Is it so far fetched to believe South Africa will be similarly impacted. Keeping in mind also, Copenhagen and Atlanta, GA don’t already have the same issues with poverty and lack of resource that South Africa has.

    All that said, your line about South Africa in the 80s wasn’t South Africa in the 80s? So absolutely true. I was born in Johanessburg, moved to the US when I was 5. I told my teachers we rode elephants to school and I had a giraffe as a pet. They easily believed me, then gave me a time out when they realized I as lying.

    Nice blog, Richard. I’ve subscribed.

  • I remember a time, sitting on a bus in Los Angeles, when the guy across from me picked up on my different accent and asked where I was from. On telling him “South Africa”, he launched into this diatribe about how the war and famine really needs to be stopped – the world should really wake up and meet their responsibilities to South Africa.

    I was torn at the time – and still am – as to whether it should bug me that he would so completely misunderstand my country’s history, or whether I should be impressed with his energy, his demonstrated level of (misdirected) concern. I have never really worked out a final position about how I felt about that exchange, and the FIFA piece brought the same feelings about.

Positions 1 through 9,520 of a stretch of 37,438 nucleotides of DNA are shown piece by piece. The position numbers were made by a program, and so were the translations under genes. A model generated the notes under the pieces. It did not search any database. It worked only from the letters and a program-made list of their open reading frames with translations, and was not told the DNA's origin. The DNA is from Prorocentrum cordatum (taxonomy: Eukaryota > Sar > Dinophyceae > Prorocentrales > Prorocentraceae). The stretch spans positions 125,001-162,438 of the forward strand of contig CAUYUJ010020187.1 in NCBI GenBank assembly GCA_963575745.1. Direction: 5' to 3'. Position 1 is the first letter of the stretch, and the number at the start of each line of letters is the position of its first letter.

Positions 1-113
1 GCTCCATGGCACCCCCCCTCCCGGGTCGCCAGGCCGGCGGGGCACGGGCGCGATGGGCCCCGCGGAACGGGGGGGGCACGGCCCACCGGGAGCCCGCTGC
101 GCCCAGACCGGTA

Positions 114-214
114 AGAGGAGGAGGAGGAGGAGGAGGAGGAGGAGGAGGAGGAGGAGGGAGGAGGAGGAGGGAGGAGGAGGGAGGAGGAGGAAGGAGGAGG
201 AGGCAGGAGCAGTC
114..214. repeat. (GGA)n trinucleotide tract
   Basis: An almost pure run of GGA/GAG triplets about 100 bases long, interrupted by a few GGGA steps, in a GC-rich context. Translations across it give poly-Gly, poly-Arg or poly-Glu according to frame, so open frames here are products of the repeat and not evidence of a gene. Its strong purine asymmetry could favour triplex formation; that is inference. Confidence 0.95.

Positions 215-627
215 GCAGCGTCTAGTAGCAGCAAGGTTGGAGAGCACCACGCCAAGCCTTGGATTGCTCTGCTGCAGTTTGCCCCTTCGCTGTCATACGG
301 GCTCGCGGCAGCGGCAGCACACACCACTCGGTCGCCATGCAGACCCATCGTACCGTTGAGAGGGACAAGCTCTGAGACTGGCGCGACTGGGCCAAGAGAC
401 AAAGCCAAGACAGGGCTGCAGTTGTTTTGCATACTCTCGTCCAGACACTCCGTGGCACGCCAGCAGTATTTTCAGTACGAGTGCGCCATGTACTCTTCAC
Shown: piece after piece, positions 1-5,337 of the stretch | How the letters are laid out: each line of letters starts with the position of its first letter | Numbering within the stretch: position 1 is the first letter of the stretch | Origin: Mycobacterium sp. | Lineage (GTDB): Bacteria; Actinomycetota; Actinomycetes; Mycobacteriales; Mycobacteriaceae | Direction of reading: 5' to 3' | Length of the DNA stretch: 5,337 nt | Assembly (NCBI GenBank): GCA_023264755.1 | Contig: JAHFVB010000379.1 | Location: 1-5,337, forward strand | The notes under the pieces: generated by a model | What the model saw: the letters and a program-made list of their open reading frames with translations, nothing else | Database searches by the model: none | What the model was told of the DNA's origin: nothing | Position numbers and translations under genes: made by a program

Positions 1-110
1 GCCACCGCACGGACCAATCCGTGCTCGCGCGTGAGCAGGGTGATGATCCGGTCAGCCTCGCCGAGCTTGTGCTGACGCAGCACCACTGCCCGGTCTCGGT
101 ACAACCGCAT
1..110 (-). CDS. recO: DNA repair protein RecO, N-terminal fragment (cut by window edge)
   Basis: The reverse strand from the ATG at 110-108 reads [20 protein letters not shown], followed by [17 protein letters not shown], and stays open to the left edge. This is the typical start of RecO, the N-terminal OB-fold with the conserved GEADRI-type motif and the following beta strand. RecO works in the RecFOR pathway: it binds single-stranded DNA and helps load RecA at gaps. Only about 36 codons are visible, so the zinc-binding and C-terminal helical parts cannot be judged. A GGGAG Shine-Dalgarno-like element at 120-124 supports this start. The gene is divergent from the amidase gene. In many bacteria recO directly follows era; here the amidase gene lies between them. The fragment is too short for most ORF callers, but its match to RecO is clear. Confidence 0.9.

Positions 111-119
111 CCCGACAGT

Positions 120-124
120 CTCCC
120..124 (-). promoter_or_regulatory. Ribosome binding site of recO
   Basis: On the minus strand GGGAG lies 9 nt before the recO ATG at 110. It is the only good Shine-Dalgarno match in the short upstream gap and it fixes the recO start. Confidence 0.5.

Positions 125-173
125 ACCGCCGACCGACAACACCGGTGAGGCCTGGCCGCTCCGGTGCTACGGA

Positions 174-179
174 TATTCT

That there will be an economic impact of some sort certainly seems inevitable. I would be the first to question whether there is wisdom to spending so many hundreds of millions on new soccer stadia when we struggle to provide basic services to the majority of South Africans. Many in government argue that the tourist influx will create much-needed employment, but whether it will is by no means a certainty.

    These are big debates, well-argued for and which should be of concern. The Matador piece, I felt, sidestepped these obvious concerns for something far less likely (inflation wiping out food security). That it was phrased as a question rather than an outright assertion merely allows the author to sidestep taking responsibility for having to make a case for this outcome. Which seems, based on his sources, impossible.